BAUHAUS & BRUTALISM /THE DRAWINGS OF ARCHITECT PAUL RUDOLPH
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Paul Rudolph studied architecture at Alabama Polytechnic, now Auburn University. After completing the Second World War, he studied with Walter Gropius and Marcel Breuer at Harvard University. Since 1951 Rudolph had his own studio in Sarasota, Florida. He is one of the leading representatives of the so-called Sarasota School of Architecture with numerous drafts for the subtropical climate adapted there.
In the years 1958 to 1965 he was Dean of the Faculty of Architecture at Yale University. In 1959 he was elected to the American Academy of Arts and Sciences. Rudolph was an early representative of brutalism; when he came out of fashion in the late 1970s, he turned to postmodernity.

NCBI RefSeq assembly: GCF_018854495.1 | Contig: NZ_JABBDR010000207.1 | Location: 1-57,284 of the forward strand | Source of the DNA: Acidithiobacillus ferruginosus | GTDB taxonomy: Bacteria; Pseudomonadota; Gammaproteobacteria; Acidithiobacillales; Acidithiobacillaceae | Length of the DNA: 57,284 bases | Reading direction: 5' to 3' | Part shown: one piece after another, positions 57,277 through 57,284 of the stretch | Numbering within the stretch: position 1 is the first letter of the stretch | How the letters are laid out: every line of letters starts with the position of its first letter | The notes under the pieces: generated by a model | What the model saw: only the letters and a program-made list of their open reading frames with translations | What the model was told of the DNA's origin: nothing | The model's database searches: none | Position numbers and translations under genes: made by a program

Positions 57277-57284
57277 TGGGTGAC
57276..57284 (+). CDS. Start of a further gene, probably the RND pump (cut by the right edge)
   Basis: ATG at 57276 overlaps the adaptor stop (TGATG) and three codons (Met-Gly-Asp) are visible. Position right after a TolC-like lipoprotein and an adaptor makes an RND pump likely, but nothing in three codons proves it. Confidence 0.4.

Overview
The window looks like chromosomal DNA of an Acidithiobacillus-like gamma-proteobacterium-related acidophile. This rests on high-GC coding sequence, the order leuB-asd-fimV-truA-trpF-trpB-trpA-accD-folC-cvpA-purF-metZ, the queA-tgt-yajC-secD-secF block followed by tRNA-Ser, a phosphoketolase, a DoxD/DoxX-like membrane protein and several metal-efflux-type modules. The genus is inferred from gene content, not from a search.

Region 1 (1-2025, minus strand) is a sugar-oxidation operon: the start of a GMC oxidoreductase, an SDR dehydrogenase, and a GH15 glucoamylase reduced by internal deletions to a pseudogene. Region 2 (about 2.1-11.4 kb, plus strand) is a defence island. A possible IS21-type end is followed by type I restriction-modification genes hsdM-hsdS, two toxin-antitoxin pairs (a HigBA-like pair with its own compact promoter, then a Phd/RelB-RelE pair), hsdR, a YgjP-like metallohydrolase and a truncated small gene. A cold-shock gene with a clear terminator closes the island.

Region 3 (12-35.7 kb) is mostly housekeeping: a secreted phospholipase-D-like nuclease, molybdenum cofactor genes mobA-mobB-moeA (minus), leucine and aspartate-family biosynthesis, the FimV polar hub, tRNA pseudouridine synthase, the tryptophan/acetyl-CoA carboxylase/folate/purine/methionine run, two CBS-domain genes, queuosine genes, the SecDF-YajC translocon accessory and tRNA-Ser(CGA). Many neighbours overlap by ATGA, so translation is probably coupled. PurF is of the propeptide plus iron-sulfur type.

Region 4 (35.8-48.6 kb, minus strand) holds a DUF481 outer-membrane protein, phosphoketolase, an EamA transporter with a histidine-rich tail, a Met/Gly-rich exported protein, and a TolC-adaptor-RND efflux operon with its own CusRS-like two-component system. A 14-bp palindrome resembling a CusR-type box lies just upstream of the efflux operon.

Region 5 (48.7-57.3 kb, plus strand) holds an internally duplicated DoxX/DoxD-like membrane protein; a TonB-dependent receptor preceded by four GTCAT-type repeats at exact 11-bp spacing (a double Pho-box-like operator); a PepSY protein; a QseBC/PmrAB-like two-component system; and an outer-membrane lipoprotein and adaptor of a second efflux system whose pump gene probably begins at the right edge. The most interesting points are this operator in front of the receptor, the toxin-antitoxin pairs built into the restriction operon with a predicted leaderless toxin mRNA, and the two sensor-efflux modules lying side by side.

He is considered one of the most important modernist architects in the USA. In 1994, Paul Rudolph was elected a member of the National Academy (NA). His students included Norman Foster, Richard Rogers and Robert A. M. Stern.
One of his most impressive projects was Rudolph's LOWER MANHATTAN EXPRESSWAY. 1970 / 1971.